Po­lice be­lieve 25­year­old case solv­able

Otago Daily Times - - FRONT PAGE - DAISY HUD­SON daisy.hud­[email protected]

PO­LICE be­lieve they know the where­abouts of the re­mains of a man miss­ing in Dunedin for over 25 years — and who may have killed him.

Ti­mothy Pridding, a 34­yearold Dunedin me­chanic, was last seen in Novem­ber 1994.

Af­ter no sight­ings of him for eight years, a coro­nial hear­ing in 2003 con­cluded he was dead.

Po­lice have long be­lieved his death was a re­sult of foul play.

De­tec­tive Se­nior Sergeant Kal­lum Croudis, the of­fi­cer in charge of the file, has re­vealed po­lice had a ‘‘strong sus­pect’’ for Mr Pridding’s death.

‘‘I be­lieve that the strong sus­pect is alive and in New Zealand, as things progress, we’ll con­tinue to work away on that,’’ he said.

‘‘En­treaties to the Crown haven’t bore any fruit around charg­ing an in­di­vid­ual. But I never give up hope on that, be­cause that in­di­vid­ual is still around, there’s po­ten­tial still for Tim’s re­mains to be found.’’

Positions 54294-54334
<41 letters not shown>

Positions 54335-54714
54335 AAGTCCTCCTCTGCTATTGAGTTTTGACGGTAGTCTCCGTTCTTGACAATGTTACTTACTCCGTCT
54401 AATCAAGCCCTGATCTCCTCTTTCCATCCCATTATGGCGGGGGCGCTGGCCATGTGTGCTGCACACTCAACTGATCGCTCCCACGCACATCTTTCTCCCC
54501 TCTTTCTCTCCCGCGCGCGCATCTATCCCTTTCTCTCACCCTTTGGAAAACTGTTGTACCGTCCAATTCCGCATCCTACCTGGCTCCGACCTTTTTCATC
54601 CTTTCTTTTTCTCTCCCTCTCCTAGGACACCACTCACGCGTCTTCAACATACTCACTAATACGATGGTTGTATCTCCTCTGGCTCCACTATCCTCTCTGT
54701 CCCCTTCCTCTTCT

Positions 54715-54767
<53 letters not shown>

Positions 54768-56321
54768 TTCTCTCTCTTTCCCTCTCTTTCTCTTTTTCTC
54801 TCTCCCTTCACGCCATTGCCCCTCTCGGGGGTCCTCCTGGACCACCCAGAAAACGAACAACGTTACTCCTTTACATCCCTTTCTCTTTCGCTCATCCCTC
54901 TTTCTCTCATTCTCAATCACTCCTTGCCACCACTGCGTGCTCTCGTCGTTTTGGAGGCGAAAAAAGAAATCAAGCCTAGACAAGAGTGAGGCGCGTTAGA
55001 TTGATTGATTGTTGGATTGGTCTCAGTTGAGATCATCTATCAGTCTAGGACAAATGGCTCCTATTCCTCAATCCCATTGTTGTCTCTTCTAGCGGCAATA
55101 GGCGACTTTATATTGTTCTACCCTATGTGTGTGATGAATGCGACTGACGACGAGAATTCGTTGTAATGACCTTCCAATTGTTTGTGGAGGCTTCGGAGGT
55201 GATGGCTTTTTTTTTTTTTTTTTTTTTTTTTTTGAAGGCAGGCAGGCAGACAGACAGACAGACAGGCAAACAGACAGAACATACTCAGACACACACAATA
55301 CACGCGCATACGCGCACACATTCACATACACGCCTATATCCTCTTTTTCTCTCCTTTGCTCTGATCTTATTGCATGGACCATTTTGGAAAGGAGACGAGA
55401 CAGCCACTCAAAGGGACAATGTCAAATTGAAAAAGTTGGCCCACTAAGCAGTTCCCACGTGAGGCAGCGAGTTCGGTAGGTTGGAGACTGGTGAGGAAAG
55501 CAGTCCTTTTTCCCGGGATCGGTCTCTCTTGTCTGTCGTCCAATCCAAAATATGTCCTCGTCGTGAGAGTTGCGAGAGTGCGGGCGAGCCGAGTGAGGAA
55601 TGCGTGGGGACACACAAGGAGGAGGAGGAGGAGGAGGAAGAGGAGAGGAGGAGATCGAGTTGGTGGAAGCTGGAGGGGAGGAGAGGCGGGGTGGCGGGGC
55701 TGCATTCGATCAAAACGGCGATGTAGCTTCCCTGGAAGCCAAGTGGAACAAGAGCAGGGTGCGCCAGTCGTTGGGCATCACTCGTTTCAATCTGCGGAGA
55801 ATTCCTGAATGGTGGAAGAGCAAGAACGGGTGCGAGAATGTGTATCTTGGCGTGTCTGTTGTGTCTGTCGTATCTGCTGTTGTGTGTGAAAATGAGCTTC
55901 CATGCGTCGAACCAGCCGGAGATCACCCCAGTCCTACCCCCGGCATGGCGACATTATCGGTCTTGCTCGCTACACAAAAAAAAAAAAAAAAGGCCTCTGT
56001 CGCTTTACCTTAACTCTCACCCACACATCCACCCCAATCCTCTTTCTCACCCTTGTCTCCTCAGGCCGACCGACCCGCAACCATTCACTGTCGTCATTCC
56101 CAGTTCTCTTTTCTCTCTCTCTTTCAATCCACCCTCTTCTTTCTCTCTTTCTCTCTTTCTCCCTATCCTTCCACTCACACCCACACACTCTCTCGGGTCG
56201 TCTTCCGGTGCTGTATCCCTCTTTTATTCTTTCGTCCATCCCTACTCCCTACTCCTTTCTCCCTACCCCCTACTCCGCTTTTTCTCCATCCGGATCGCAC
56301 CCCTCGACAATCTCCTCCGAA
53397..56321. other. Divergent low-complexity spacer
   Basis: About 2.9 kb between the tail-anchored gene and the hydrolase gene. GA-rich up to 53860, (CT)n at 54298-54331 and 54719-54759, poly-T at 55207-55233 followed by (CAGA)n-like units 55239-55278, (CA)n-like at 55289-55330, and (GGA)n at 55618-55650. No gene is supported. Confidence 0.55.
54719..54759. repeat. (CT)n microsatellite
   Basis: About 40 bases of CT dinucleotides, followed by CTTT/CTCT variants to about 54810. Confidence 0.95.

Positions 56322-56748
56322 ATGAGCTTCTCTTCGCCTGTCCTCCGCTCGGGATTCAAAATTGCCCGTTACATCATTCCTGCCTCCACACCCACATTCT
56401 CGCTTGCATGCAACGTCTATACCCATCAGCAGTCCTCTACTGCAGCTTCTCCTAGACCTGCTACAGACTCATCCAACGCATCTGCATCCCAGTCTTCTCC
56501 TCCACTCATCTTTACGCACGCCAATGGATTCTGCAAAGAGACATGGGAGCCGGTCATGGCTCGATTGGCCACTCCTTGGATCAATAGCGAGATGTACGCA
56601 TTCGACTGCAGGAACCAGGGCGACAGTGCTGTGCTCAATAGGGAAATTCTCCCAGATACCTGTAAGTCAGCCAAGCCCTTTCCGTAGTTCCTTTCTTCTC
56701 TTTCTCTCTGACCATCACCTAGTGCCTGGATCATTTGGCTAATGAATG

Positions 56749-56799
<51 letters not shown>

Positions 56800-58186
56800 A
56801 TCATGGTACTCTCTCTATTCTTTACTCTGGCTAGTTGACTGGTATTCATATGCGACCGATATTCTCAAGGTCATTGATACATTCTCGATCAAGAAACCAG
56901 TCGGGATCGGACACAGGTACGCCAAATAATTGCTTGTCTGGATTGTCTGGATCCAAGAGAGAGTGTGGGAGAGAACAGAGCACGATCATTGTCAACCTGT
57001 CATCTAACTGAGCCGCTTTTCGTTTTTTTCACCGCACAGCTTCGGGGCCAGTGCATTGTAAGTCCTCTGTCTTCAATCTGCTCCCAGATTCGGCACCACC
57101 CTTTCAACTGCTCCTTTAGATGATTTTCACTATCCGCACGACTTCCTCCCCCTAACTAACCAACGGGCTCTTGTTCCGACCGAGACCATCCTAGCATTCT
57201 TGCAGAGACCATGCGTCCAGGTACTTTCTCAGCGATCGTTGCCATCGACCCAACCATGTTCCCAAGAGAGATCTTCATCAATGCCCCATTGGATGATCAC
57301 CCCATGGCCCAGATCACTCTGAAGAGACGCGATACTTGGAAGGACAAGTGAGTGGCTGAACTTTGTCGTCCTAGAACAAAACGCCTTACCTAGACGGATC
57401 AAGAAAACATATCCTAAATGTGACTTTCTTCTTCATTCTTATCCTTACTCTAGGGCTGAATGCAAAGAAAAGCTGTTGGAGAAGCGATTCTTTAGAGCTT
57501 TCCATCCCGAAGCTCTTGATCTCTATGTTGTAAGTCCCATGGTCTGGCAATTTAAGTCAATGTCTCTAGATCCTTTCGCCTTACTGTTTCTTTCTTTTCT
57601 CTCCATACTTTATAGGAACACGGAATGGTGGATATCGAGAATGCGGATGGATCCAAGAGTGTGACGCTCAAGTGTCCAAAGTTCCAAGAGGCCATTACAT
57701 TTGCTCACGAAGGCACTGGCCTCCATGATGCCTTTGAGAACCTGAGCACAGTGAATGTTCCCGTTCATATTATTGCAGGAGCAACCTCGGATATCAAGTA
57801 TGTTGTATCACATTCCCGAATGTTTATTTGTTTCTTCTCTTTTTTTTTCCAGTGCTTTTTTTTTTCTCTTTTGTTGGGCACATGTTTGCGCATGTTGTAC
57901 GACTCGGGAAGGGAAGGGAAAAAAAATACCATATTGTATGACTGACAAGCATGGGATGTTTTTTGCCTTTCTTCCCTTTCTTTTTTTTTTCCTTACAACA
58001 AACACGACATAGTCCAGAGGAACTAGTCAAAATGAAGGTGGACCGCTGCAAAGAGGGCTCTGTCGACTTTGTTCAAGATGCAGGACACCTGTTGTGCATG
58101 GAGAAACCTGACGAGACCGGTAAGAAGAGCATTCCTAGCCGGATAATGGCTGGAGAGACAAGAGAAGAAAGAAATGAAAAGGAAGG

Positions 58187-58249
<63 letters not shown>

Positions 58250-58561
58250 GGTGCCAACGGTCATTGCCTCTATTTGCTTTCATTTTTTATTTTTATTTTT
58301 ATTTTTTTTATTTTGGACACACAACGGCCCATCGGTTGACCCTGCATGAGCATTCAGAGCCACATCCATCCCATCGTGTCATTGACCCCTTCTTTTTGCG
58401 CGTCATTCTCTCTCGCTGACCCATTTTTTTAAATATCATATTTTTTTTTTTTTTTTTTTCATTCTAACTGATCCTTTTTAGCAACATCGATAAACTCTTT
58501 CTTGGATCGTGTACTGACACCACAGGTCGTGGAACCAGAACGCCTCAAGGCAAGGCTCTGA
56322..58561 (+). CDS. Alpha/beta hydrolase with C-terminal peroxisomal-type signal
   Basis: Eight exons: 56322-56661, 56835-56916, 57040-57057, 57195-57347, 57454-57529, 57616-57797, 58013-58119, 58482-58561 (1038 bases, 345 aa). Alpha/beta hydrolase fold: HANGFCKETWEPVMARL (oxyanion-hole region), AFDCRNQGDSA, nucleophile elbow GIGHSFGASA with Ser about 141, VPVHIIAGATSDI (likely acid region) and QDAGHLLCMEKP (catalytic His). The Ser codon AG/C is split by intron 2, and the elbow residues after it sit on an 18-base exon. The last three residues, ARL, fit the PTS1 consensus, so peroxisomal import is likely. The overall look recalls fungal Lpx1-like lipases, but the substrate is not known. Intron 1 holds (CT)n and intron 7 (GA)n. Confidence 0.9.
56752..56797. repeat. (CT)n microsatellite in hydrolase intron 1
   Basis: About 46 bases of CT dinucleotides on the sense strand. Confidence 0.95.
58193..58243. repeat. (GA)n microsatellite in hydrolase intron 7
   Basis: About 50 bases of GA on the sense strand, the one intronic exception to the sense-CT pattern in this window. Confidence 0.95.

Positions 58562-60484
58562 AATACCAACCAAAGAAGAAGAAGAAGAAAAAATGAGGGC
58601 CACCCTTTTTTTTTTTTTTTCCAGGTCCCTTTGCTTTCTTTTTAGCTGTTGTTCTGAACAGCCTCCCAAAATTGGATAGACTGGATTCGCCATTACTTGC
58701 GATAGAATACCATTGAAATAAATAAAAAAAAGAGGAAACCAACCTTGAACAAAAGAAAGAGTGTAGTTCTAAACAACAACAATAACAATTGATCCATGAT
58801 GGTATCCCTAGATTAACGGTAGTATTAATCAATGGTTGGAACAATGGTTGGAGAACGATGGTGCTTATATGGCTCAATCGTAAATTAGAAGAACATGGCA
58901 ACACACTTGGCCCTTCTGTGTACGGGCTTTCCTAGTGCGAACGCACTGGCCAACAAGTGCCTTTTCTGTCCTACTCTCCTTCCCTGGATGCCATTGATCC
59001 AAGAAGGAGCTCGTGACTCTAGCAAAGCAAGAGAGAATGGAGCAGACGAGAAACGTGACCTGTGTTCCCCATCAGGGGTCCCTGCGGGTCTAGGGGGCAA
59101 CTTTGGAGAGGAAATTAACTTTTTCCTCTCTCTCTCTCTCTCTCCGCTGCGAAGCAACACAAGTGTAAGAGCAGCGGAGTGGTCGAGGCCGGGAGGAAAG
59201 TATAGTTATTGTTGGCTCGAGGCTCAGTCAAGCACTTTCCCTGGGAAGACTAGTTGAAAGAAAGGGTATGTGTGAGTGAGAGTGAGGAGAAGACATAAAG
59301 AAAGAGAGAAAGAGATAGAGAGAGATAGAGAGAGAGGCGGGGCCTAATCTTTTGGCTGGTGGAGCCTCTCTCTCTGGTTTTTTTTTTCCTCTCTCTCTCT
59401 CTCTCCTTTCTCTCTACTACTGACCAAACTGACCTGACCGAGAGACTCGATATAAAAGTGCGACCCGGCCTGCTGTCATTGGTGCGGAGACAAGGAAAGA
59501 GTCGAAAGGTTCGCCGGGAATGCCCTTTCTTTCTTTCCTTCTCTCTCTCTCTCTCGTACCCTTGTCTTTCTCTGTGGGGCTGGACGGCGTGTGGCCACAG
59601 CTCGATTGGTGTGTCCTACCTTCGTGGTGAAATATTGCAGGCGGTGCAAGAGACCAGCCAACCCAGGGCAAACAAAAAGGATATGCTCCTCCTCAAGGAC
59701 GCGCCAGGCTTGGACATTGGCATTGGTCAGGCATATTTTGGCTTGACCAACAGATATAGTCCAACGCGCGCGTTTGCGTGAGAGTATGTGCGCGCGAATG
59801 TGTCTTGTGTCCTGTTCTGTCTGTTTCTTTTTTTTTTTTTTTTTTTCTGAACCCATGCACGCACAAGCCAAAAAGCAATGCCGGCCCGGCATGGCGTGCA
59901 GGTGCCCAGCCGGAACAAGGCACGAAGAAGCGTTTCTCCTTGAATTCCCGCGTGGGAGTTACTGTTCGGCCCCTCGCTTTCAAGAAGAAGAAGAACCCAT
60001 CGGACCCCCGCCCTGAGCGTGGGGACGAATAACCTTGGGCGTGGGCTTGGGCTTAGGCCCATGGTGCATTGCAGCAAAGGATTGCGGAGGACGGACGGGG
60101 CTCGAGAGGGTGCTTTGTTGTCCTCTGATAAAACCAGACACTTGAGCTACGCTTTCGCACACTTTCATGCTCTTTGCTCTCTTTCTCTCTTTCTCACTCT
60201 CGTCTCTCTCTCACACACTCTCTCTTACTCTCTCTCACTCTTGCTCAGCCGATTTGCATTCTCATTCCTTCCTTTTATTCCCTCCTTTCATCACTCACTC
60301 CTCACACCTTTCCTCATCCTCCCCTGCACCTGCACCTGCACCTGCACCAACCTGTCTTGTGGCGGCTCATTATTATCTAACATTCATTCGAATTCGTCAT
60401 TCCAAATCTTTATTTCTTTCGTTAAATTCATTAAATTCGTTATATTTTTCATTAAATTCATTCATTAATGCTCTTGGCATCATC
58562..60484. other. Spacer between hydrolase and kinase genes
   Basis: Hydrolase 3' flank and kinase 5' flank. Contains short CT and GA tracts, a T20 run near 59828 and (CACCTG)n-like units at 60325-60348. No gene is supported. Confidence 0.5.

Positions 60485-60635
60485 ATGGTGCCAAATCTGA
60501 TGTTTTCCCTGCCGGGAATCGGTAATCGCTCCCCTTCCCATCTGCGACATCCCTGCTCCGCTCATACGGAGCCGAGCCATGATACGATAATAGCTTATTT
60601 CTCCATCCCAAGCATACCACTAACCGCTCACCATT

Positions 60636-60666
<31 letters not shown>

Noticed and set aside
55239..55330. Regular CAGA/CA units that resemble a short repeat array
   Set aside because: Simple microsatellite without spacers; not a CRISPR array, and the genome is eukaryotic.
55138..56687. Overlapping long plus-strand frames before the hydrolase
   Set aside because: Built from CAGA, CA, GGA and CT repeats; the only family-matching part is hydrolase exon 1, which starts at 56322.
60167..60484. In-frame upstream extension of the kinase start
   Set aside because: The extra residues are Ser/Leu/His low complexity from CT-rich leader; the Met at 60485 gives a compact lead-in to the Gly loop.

The file was re­viewed as re­cently as De­cem­ber, and the four card­board boxes con­tain­ing the case files were sit­ting in Det Snr Sgt Croudis’ of­fice.

Po­lice be­lieved Trot­ters Gorge was a strong area of in­ter­est in the search for Mr Pridding.

‘‘Po­lice in the past have spent quite a bit of time in the area of Trot­ters Gorge, look­ing there, and based on what I know, both from the sus­pect and the in­quiry file, that’s a po­ten­tial area of in­ter­est.

‘‘We put staff in Trot­ters Gorge, we put a he­li­copter up, we did a num­ber of things of that na­ture, but it’s such a vast area, with­out an in­di­ca­tion of where that may be, it makes it tough.’’